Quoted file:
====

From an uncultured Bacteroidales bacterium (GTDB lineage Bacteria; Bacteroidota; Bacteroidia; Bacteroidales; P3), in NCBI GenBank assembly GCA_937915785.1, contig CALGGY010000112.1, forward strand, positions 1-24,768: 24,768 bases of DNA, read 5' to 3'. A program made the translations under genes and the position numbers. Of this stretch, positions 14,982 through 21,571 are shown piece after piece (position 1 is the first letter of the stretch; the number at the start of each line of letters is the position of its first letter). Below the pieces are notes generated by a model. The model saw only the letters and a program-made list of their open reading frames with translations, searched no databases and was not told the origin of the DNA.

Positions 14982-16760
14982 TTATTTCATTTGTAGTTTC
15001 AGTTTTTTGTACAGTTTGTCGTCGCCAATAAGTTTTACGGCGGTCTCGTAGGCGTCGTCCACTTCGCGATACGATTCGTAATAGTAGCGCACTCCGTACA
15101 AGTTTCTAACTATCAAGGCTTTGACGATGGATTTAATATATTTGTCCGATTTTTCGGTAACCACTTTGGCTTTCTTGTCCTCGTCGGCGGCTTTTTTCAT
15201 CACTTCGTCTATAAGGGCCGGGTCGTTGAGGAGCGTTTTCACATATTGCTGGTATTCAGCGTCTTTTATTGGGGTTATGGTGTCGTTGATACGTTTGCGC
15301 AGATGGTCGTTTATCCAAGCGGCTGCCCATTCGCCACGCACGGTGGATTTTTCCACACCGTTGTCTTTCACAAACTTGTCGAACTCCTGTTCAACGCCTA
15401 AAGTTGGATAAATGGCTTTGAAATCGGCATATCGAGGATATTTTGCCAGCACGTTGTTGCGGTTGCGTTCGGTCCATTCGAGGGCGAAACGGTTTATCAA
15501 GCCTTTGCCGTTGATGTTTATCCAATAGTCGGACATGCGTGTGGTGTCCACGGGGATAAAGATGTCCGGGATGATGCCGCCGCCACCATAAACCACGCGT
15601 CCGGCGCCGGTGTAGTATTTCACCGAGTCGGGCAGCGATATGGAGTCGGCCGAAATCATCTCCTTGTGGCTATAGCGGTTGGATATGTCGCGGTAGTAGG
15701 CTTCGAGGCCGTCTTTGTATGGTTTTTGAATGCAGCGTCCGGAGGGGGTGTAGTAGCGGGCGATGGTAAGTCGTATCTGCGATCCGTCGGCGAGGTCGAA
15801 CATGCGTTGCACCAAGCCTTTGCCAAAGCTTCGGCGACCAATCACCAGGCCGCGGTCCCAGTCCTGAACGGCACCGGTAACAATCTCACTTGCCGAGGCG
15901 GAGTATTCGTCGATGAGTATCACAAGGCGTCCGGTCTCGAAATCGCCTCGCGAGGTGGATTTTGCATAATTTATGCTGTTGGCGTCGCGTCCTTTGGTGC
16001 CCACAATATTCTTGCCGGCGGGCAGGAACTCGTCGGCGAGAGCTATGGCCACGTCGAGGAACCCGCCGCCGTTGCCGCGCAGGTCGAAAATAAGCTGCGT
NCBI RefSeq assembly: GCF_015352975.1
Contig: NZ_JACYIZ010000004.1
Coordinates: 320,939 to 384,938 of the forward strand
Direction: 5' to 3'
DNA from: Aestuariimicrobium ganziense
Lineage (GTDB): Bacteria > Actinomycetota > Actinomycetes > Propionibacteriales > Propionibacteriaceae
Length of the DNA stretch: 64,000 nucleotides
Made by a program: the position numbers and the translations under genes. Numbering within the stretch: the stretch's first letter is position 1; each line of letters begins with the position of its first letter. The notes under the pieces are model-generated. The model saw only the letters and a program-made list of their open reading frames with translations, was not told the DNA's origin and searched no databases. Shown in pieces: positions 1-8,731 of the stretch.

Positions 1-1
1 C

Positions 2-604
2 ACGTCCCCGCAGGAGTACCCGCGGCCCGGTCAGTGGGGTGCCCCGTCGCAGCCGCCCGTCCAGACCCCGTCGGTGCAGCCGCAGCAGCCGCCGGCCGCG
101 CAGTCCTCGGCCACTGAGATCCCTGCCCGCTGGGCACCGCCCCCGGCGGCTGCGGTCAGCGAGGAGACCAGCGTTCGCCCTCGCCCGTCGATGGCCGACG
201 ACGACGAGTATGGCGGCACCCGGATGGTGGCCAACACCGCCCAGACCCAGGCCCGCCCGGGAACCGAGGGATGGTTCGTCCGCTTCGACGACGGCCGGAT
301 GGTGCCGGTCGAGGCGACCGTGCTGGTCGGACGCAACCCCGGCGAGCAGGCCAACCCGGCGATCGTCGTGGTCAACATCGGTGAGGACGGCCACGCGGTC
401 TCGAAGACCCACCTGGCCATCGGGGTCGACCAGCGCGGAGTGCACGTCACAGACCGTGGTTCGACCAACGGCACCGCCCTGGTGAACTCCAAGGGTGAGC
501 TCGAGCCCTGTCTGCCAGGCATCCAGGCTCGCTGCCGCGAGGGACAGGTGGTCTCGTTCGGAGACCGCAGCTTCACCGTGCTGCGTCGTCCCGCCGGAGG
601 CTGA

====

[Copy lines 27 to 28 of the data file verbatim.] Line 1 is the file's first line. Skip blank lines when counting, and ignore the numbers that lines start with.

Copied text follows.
101 CAGTCCTCGGCCACTGAGATCCCTGCCCGCTGGGCACCGCCCCCGGCGGCTGCGGTCAGCGAGGAGACCAGCGTTCGCCCTCGCCCGTCGATGGCCGACG
201 ACGACGAGTATGGCGGCACCCGGATGGTGGCCAACACCGCCCAGACCCAGGCCCGCCCGGGAACCGAGGGATGGTTCGTCCGCTTCGACGACGGCCGGAT